Create a summary page for each of the critical categories mentioned above. This is your business budget’s basic framework. Next to each category, list down the total amount you intend to spend.
Create another column to the right and use it to list down the actual amount you have spent. This setup can give you a quick snapshot of your business budget without requiring you to dive into multiple layers of spreadsheets.
A business budget template can be as complex as a multi-page spreadsheet or as simple as a table. Regardless of what you prefer, you need to create something you are comfortable using.
Ideally, you need to create a yearly budget; a 12-month budget is considered standard. It is also recommended that you do quarterly or monthly check-ins to ensure you are on the right track.
Budget Templates for Different Types of Companies
While every good budget template shares the same framework, it is recommended that you consider your industry and business type when creating your budget.
If your business has a slow and busy season, having a budget is doubly essential. Since business is not consistent each month, a budget can give you a clear insight into past and present data. Why is this important? It can help you predict future cash flow.
Forecasting this way can also help you see how much you need to get through the slow months, what the annual trends are, and when you can cut costs to offset the low season.
The primary budgeting factor for e-commerce is shipping. It is important to remember that potential import duties and shipping costs can have a significant impact. Check if you have space in the budget to cover customer shipping. If not, do you have a strategy that’s aligned with your budget?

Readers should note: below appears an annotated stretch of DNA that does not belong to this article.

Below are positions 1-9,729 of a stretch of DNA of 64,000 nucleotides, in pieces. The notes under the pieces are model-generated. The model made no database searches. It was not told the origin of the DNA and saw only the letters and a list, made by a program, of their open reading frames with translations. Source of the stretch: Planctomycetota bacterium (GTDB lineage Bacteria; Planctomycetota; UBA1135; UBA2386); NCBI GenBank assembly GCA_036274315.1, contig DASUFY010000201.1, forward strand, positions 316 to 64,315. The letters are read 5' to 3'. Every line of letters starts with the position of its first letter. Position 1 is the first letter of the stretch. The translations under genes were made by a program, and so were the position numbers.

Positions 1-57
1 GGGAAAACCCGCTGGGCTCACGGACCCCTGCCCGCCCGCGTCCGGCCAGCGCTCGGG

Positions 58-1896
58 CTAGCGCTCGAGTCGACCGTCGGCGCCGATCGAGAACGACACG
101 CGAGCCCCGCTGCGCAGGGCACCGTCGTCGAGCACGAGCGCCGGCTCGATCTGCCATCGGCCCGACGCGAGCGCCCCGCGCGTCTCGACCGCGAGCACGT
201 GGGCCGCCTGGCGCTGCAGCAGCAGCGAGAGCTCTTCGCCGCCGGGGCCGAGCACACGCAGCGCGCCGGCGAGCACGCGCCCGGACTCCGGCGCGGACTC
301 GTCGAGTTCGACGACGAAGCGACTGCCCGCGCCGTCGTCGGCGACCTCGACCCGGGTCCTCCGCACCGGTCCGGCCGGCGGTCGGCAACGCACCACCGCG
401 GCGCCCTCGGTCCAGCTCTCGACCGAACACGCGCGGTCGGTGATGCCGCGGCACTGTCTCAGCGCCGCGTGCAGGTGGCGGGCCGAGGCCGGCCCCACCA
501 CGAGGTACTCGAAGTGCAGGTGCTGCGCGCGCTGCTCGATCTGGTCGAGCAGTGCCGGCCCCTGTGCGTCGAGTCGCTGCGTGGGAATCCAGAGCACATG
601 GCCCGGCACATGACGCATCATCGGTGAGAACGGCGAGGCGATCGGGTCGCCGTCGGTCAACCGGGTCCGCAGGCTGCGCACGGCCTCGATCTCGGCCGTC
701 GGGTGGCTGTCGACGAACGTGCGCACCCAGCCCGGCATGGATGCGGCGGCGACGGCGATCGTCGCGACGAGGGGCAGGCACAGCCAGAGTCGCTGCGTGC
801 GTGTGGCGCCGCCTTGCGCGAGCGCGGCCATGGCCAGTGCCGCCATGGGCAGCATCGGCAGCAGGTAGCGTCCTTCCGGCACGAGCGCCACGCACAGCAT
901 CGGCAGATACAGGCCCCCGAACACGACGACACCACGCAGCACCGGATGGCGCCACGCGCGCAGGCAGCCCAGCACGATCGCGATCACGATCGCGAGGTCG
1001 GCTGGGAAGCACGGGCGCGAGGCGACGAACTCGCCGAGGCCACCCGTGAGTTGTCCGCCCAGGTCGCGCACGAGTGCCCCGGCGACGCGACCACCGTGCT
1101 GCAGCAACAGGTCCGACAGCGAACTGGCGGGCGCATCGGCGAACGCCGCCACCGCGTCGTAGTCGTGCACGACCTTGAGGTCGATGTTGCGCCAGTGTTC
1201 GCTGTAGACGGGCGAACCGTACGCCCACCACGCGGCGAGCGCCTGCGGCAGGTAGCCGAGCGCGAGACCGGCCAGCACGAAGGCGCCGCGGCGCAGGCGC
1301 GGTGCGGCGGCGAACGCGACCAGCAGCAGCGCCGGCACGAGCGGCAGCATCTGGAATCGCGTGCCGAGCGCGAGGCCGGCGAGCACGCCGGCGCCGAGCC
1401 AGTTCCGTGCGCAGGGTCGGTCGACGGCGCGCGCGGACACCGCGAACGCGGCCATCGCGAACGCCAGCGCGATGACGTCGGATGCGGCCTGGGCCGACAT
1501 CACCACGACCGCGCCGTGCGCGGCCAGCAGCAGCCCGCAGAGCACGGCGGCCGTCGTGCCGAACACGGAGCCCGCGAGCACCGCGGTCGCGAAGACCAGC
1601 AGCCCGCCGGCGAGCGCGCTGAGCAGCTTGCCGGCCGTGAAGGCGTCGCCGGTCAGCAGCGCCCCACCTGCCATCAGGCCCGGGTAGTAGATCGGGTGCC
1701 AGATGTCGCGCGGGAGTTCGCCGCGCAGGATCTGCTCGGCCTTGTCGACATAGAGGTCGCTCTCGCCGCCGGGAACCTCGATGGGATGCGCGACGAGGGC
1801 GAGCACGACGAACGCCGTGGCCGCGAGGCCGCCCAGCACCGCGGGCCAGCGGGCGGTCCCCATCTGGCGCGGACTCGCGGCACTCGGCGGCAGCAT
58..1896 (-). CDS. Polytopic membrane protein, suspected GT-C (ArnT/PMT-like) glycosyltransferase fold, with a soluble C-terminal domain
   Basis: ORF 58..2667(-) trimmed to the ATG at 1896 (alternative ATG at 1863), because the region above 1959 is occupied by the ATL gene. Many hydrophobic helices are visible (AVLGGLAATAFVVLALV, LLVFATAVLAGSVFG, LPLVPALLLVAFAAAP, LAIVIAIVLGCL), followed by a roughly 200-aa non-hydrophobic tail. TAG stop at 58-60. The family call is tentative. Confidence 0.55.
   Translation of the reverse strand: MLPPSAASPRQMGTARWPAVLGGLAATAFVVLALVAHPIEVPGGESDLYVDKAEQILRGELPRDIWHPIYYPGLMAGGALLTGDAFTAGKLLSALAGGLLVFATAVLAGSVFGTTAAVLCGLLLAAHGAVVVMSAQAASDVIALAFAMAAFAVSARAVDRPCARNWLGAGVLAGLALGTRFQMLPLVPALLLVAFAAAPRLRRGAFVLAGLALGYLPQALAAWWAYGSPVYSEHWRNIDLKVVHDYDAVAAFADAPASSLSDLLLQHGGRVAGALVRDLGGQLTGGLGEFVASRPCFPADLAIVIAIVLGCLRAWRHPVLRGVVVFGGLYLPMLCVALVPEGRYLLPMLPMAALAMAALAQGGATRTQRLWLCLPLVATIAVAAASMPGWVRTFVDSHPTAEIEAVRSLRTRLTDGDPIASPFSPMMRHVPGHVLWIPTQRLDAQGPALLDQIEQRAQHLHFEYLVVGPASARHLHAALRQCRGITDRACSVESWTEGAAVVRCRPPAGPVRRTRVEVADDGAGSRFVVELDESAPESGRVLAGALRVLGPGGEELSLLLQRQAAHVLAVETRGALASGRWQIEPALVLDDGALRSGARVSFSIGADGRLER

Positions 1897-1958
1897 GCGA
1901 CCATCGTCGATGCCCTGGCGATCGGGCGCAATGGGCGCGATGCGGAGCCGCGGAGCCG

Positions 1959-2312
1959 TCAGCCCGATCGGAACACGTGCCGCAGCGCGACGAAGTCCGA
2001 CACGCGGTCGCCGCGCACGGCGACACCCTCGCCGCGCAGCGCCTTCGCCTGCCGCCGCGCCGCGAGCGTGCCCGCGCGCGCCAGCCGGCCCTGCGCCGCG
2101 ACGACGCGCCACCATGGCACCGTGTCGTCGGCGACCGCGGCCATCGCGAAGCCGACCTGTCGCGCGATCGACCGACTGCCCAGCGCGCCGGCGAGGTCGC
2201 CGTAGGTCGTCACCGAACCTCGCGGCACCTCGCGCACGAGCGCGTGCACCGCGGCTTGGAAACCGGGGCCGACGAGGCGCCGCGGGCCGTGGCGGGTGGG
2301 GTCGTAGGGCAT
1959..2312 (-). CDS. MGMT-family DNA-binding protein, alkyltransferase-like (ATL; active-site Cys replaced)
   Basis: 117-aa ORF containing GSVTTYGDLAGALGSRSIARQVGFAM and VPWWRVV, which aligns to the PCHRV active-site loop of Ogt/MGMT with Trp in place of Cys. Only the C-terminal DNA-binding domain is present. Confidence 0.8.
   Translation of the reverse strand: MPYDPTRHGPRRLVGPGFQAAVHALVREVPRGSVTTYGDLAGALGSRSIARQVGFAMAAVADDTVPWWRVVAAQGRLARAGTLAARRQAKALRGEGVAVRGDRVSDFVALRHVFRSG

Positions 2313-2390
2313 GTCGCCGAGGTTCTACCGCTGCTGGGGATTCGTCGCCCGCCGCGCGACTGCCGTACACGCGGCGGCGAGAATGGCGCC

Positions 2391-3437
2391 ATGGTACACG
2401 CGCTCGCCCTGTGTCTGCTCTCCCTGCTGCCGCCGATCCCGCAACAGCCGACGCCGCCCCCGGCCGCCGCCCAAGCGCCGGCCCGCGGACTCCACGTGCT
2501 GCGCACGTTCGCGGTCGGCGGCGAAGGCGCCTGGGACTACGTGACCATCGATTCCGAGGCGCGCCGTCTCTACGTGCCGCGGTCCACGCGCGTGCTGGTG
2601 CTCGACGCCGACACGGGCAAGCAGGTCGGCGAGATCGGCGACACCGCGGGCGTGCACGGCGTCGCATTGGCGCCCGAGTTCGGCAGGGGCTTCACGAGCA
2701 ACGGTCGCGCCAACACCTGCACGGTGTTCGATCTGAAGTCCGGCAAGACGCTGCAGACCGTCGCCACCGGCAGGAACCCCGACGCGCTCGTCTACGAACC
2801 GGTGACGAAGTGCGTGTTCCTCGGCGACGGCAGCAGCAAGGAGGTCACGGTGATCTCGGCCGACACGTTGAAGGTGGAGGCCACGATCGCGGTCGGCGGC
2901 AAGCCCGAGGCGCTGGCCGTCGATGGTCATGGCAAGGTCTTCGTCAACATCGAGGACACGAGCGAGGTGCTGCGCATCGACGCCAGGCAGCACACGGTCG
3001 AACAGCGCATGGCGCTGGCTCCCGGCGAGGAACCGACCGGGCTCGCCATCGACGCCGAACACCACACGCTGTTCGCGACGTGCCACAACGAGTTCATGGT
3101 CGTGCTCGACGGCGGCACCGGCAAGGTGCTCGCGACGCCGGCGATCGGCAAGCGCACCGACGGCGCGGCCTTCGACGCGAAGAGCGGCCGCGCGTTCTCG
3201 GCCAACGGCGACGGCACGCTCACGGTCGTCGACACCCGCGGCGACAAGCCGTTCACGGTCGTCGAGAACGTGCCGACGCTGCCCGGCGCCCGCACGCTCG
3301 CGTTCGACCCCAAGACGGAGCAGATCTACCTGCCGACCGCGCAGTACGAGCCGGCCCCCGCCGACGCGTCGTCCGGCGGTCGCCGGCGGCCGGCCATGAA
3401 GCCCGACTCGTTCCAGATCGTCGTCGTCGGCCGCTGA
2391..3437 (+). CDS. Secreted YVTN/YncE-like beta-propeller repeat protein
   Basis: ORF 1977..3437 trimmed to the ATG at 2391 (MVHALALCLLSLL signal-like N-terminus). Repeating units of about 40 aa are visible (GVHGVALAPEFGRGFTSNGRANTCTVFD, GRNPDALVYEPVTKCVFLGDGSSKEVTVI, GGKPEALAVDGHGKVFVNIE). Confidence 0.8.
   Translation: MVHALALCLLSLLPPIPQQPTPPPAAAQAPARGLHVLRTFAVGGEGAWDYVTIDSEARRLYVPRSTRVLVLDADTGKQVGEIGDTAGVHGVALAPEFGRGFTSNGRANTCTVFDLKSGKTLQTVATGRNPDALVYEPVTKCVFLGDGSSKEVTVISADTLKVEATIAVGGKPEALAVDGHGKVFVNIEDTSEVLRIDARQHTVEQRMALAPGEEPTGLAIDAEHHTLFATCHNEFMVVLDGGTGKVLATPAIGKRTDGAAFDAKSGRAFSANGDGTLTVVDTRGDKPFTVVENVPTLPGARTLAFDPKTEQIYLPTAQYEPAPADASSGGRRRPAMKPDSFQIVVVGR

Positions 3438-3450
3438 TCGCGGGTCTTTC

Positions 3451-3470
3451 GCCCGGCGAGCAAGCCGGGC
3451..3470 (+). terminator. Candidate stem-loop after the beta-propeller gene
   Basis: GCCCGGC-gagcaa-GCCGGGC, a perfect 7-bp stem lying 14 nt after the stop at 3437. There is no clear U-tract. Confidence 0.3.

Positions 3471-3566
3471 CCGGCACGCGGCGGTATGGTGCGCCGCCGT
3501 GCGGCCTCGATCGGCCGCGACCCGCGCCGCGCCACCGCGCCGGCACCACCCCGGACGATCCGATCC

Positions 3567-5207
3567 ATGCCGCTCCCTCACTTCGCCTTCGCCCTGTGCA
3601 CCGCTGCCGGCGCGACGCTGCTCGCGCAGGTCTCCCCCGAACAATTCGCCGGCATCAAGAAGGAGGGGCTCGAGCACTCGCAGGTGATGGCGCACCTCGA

Since packaging can also affect shipping rates, it is recommended that it is also factored into the cost of goods sold. While you are at it, also consider warehousing duties and costs.
To create a great online shopping experience for your customers, it is ideal that you factor in web design, advertising, product photography, and a good web hosting service into your budget.
Understandably, budgeting can be tricky for startups since they rarely have a model to work from. If you are running a startup, do your due diligence by researching industry benchmarks for marketing costs, rent, and salaries. You also need to know what to expect to pay for benefits, equipment, and professional fees.
Also, set aside a portion of the budget for advisors—lawyers, accountants, bookkeepers, etc. Investing a few thousand dollars upfront might save you thousands more in legal fees down the road.
You can liken budgeting to dreaming — it’s mostly pretending. However, as soon as you start pulling accurate historical financials and when you get to check the budget you’ve set against real numbers, that’s when you’ll see how valuable and magical a budget can be. And once you have a budget, you can focus on finding more leads and winning more sales, so you have more money to budget!
About the author
Anthony Stevens is the Content Specialist for Excel Templates, a resource for free Excel templates including calendars and charts. When not writing, he spends time building furniture and running with his dog.